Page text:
My Moot Court coach, Robert Molko, wrote an excellent law review article on the unique fourth amendment problems from drone surveillance. Here’s an excerpt:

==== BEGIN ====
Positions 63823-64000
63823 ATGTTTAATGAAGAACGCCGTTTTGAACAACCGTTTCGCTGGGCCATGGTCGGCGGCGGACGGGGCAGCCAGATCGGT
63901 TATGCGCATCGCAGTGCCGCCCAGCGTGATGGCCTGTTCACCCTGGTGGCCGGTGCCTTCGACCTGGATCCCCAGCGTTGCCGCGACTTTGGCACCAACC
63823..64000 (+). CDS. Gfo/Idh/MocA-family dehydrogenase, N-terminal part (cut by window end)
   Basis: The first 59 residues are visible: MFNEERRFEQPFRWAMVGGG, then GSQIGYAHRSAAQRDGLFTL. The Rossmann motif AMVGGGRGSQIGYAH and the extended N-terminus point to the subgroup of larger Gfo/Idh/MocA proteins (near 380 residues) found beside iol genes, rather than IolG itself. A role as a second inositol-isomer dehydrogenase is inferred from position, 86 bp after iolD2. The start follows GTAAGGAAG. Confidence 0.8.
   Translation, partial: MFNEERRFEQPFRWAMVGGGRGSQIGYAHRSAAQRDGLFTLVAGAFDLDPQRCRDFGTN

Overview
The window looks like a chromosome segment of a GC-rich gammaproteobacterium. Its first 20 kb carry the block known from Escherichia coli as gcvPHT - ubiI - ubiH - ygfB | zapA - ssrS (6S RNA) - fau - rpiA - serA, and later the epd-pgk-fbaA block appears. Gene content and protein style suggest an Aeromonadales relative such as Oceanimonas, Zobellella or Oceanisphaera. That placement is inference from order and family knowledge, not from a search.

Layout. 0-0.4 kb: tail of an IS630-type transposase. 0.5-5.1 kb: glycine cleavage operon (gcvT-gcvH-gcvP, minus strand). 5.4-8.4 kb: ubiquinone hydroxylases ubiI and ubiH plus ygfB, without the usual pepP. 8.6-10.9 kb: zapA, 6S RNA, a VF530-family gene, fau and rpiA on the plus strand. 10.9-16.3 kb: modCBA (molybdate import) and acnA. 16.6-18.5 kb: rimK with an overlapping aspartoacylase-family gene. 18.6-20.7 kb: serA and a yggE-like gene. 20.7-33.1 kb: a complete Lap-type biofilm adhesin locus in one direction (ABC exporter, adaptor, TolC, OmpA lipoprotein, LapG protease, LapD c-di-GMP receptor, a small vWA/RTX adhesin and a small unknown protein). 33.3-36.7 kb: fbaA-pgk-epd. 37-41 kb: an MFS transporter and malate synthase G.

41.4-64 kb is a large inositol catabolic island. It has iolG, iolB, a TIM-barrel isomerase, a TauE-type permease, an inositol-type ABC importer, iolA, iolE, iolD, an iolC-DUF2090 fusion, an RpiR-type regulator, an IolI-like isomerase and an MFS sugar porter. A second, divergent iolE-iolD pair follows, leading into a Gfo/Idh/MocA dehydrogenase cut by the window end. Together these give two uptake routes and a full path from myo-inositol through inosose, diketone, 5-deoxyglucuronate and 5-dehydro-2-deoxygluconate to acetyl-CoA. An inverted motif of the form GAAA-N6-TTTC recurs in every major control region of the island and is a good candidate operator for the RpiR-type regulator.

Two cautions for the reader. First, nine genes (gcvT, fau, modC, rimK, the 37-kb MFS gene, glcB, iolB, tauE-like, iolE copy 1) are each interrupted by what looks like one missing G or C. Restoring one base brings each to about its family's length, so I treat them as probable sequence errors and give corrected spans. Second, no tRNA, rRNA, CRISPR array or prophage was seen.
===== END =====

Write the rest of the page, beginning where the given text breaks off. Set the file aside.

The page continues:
Published inThe Fourth Amendment of the U.S. Constitution protects our privacy from unreasonable intrusions by the government and we have come to depend on that protection. Over the years, we have learned to cherish our privacy and shield it from not only governmental intrusion but also from everyone else if we so choose. It is probably our most cherished “possession”. For more than forty years, the courts have used the Katz “reasonable expectation of privacy” (REP)test to determine whether government conduct is constitutional. This test has been highly criticized by the courts and scholars when applied to advancing technology. Yet, it still survives and, as this paper will demonstrate, it will continue to survive in drone surveillance cases. However, the United States Supreme Court may alter its manner of application.Over the years, the courts have permitted aerial surveillance from navigable airspace where civilian planes or helicopters routinely fly, but have disallowed such surveillance if it occurred from unusually low altitudes. However, the advances in surveillance and optics technology have made it possible to detect very small objects from high altitudes. If we add to that the stealth nature of drones, we are suddenly faced with silent monitors in the sky that can observeeverything we do in any area exposed to the sky.14 Carried to an extreme, we would not be able to enjoy any privacy in even a secluded and fenced-in backyard or private estate.